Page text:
Thursday, November 13, 2008

Report from the AASHE show: Progress from 2 yrs ago, Funding Still Challenging

The AASHE show was very well attended and everyone agreed interest, investments, and awareness in reducing carbon at the college level have increased significantly since the first AASHE show 2 years ago. After 3 days of speaking with dozens and dozens of people, answers to my pre-show questions are below, marked by ===.

Investment Levels
1. How aggressively will colleges invest in sustainability and actual efficiency and carbon reduction projects in the next 18 months, particularly given the recession. Have they put projects on hold or canceled projects? If they don't have a sustainability manger or officer, have they delayed hiring one? Who is approving investments?

== Budgets are being tightened, but not completely slashed. Travel budgets were cut by at least 5 colleges, preventing show attendance, but I did not find anyone who canceled an existing project. Some had budget, but the overall sense was that projects were stalled by the byzantine process of capital allocation and approval at universities, and that most Presidents and senior leadership have not increased investment mix toward energy efficiency or renewables. Clear agreement that power rested with the Capital budgeting process and team, and that facilities and EHS tended to have very tight budgets.

Benefits of Investment
2. Where do they see the biggest benefit of investment (or conversely where are they getting the most pressure to invest)? Students? Alumni? Trustees? faculty? cost savings? "keeping up with peer colleges as they battle for new students?

== Clearly student pressure, by a small but vocal group, is highest. Other than a very few exceptions, these efforts are not being lead or pushed by Presidents. One school had added a Trustee to their green team, which promoted more activity. It was very clear that schools do not have comprehensive investment strategys or goals. Investment prioritizes (energy savings, leadership/public statement, campus as classroom, >) remains unclear. Even stalwarts and leaders like Yale and Harvard, both of which have done great work, mentioned the challenge of the organizational intransigence.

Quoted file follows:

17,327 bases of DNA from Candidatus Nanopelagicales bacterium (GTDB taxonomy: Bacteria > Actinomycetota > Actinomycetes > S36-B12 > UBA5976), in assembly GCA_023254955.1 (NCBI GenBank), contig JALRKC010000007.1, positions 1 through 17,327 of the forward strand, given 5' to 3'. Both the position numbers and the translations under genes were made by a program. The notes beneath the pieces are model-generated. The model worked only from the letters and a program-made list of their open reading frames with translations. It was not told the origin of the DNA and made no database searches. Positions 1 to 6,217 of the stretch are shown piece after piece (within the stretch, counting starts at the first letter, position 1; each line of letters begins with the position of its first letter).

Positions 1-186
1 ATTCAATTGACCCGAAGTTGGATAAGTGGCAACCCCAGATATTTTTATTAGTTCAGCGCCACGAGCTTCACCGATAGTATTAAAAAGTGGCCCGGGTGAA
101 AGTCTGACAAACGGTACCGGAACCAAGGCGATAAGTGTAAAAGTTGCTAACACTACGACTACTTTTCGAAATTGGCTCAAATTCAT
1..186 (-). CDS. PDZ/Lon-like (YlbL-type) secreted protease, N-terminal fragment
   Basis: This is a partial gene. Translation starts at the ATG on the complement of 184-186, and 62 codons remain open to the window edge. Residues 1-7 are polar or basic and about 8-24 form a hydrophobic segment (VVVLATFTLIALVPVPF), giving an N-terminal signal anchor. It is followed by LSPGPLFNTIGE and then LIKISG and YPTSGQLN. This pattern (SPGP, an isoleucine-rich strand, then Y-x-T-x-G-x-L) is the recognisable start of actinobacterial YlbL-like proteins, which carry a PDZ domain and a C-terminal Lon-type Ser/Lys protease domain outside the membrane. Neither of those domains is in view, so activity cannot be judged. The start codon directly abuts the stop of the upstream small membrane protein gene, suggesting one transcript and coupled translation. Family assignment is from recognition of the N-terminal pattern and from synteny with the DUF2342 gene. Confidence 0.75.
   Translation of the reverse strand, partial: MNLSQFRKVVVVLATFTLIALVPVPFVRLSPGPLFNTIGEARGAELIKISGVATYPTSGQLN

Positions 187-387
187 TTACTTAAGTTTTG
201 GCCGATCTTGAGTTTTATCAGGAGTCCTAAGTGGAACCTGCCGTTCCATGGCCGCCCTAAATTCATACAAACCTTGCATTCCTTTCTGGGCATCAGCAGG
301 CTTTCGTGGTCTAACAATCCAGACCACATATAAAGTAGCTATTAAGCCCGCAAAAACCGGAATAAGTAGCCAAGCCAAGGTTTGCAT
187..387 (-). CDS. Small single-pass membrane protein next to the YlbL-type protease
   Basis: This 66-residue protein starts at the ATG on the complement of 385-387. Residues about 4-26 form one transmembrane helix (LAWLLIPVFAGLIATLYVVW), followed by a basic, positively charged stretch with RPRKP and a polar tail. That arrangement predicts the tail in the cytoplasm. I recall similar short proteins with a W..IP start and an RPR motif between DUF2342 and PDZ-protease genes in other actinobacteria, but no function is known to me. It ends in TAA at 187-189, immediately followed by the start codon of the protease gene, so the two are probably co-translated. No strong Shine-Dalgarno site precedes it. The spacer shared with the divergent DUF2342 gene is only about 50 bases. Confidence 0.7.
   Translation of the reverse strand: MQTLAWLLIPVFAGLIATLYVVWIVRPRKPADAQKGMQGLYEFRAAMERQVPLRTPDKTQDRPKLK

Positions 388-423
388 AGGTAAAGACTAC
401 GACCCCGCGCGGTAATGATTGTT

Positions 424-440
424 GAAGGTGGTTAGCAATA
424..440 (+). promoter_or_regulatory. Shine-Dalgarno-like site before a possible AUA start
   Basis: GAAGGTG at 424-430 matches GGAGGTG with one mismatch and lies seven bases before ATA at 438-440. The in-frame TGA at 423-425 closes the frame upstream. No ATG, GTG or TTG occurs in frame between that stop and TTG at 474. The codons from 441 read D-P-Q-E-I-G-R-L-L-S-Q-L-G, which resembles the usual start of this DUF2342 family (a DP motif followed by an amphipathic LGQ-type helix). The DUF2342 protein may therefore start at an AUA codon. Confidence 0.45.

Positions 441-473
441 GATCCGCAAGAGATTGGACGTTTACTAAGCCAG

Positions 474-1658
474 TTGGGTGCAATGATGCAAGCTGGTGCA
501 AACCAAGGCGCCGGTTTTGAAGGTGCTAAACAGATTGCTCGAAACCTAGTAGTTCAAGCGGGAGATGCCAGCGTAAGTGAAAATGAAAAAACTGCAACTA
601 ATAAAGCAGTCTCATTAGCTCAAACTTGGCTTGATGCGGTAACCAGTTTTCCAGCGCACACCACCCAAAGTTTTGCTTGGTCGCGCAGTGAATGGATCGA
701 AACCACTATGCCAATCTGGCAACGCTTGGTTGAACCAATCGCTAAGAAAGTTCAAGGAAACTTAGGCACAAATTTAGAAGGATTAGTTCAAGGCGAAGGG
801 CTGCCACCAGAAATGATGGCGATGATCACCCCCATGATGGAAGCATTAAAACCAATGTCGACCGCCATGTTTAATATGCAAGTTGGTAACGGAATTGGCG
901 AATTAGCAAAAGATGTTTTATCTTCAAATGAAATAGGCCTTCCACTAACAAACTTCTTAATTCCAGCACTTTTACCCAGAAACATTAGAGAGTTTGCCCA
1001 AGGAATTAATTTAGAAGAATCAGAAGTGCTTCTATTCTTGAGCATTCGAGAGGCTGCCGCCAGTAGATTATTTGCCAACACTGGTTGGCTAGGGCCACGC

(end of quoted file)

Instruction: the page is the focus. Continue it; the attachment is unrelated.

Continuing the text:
Effects of Grading Schemes
3. At least 5 college "green" grading schemes have been develop, all using a different methodology. How much do this influence investment decisions?

== Schools were clearly aware of these competing schemes, but they didn't drive decisions.

4. How committed to actual climate neutrality are they if their organization as signed the PCC? Does the president and trustees realize that this may involved spending millions for offsets? Will the PCC be any different than the Talloires Declaration, a ten-point action plan for colleges and universities committed to promoting education for sustainability and environmental commitment signed by over 330 colleges and universities, but for which little investment was made?

=="Climate Neutrality" is not understood by adminstrators, and thus falls into the bucket of platidues such as Patriotic, Educational, Leadership. A few schools are not signing for this reason and I met one person who believed this overstepping goal will back fire and discredit the program and movement.

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